For example, assume that we are given a serial task which is split into four consecutive parts, whose percentages of execution time are p1 = 0.11, p2 = 0.18, p3 = 0.23, and p4 = 0.48 respectively. Then we are told that the 1st part is not sped up, so s1 = 1, while the 2nd part is sped up 5 times, so s2 = 5, the 3rd part is sped up 20 times, so s3 = 20, and the 4th part is sped up 1.6 times, so s4 = 1.6. By using Amdahl's law, the overall speedup is
Notice how the 5 times and 20 times speedup on the 2nd and 3rd parts respectively don't have much effect on the overall speedup when the 4th part (48% of the execution time) is accelerated by only 1.6 times.
For example, with a serial program in two parts A and B for which TA = 3 s and TB = 1 s,
- if part B is made to run 5 times faster, that is s = 5 and p = TB/(TA + TB) = 0.25, then
- if part A is made to run 2 times faster, that is s = 2 and p = TA/(TA + TB) = 0.75, then
Therefore, making part A to run 2 times faster is better than making part B to run 5 times faster. The percentage improvement in speed can be calculated as
- Improving part A by a factor of 2 will increase overall program speed by a factor of 1.60, which makes it 37.5% faster than the original computation.
- However, improving part B by a factor of 5, which presumably requires more effort, will achieve an overall speedup factor of 1.25 only, which makes it 20% faster.
Optimizing the sequential part of parallel programs
If the non-parallelizable part is optimized by a factor of , then
It follows from Amdahl's law that the speedup due to parallelism is given by
When , we have , meaning that the speedup is measured with respect to the execution time after the non-parallelizable part is optimized.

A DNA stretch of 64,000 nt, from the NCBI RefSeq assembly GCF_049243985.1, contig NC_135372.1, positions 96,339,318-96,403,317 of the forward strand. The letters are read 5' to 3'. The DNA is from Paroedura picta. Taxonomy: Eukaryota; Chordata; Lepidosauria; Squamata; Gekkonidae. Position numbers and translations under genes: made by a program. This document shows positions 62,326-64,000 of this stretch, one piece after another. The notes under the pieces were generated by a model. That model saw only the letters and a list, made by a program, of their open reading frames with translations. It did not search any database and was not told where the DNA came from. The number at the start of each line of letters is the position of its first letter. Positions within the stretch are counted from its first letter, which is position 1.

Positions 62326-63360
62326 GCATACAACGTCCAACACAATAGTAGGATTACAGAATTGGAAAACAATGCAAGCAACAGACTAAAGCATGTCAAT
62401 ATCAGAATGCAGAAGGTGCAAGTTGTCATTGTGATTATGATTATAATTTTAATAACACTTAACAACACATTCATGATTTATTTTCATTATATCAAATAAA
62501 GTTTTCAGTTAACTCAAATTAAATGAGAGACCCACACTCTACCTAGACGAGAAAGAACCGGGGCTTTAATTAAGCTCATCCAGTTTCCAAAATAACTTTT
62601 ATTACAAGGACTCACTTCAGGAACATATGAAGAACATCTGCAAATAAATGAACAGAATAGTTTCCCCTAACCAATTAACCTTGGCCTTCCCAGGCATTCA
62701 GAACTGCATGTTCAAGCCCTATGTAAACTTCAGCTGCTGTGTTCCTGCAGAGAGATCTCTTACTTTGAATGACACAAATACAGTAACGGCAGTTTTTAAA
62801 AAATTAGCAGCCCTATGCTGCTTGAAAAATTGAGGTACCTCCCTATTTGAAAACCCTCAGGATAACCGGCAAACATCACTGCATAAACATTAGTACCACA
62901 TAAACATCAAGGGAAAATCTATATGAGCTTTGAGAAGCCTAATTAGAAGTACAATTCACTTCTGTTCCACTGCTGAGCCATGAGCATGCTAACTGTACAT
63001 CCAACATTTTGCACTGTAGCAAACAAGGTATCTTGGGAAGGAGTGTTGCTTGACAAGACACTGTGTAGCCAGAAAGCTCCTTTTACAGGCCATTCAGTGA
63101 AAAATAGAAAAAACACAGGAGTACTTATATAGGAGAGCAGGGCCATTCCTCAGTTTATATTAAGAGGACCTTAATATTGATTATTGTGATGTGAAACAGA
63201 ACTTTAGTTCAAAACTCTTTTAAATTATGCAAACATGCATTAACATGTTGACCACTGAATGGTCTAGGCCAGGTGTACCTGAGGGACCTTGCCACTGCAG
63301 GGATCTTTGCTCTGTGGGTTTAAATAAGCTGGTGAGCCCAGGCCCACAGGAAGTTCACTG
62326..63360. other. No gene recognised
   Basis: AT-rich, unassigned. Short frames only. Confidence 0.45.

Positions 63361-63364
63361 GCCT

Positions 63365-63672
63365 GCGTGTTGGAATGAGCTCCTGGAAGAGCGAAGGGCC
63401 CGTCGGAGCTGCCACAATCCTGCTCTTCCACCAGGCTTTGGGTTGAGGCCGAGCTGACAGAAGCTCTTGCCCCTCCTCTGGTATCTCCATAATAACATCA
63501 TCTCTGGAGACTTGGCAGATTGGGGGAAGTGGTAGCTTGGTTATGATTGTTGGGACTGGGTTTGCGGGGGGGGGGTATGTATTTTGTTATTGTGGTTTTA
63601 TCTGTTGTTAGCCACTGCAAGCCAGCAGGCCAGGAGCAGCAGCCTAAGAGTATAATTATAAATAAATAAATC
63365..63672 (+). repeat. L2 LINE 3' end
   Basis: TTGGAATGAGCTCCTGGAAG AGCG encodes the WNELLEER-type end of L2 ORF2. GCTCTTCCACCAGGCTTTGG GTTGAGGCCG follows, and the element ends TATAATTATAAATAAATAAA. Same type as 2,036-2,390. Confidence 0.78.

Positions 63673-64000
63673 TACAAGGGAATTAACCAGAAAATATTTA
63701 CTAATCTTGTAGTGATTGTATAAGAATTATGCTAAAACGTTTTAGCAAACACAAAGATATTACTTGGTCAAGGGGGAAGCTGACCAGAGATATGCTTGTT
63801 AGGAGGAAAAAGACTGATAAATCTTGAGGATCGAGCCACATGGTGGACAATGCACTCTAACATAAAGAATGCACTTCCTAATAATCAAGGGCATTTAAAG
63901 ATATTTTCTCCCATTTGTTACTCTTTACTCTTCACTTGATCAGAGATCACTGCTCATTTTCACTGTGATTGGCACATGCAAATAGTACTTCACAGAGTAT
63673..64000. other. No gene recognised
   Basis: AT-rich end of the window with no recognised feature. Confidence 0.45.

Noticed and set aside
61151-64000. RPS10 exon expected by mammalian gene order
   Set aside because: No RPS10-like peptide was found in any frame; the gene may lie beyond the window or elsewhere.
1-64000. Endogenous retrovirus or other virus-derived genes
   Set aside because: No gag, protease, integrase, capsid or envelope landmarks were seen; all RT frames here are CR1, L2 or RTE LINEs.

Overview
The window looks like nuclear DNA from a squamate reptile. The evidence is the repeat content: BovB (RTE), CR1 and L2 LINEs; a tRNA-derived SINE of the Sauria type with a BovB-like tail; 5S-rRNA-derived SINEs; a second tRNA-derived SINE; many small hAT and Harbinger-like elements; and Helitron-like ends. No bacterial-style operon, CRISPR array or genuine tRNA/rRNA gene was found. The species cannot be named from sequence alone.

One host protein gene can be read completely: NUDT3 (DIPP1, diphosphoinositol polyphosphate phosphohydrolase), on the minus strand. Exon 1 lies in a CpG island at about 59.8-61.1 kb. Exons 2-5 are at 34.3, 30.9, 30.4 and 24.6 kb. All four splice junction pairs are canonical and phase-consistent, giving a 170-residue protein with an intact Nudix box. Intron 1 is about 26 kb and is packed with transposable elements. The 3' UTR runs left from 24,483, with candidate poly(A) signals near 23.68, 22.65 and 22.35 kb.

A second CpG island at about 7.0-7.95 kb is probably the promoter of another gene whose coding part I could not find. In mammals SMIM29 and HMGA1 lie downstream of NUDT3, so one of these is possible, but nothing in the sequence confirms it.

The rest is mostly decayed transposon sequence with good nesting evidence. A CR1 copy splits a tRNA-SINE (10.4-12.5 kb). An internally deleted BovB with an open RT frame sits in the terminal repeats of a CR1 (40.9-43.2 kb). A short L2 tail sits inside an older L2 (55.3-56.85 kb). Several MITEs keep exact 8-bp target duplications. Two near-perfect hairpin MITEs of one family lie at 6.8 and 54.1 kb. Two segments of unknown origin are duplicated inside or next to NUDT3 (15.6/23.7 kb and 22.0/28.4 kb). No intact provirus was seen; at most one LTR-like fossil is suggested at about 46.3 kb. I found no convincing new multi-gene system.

If , and , then:
Transforming sequential parts of parallel programs into parallelizable
Next, we consider the case wherein the non-parallelizable part is reduced by a factor of , and the parallelizable part is correspondingly increased. Then
It follows from Amdahl's law that the speedup due to parallelism is given by
The derivation above is in agreement with Jakob Jenkov's analysis of the execution time vs. speedup tradeoff.
Relation to the law of diminishing returns
Amdahl's law is often conflated with the law of diminishing returns, whereas only a special case of applying Amdahl's law demonstrates law of diminishing returns. If one picks optimally (in terms of the achieved speedup) what is to be improved, then one will see monotonically decreasing improvements as one improves. If, however, one picks non-optimally, after improving a sub-optimal component and moving on to improve a more optimal component, one can see an increase in the return. Note that it is often rational to improve a system in an order that is "non-optimal" in this sense, given that some improvements are more difficult or require larger development time than others.
Amdahl's law does represent the law of diminishing returns if one is considering what sort of return one gets by adding more processors to a machine, if one is running a fixed-size computation that will use all available processors to their capacity. Each new processor added to the system will add less usable power than the previous one. Each time one doubles the number of processors the speedup ratio will diminish, as the total throughput heads toward the limit of 1/(1 − p).
This analysis neglects other potential bottlenecks such as memory bandwidth and I/O bandwidth. If these resources do not scale with the number of processors, then merely adding processors provides even lower returns.
An implication of Amdahl's law is that to speed up real applications which have both serial and parallel portions, heterogeneous computing techniques are required. There are novel speedup and energy consumption models based on a more general representation of heterogeneity, referred to as the normal form heterogeneity, that support a wide range of heterogeneous many-core architectures. These modelling methods aim to predict system power efficiency and performance ranges, and facilitates research and development at the hardware and system software levels.
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- Danny Hillis - Proving Amdahl's Law wrong, video recorded October 2016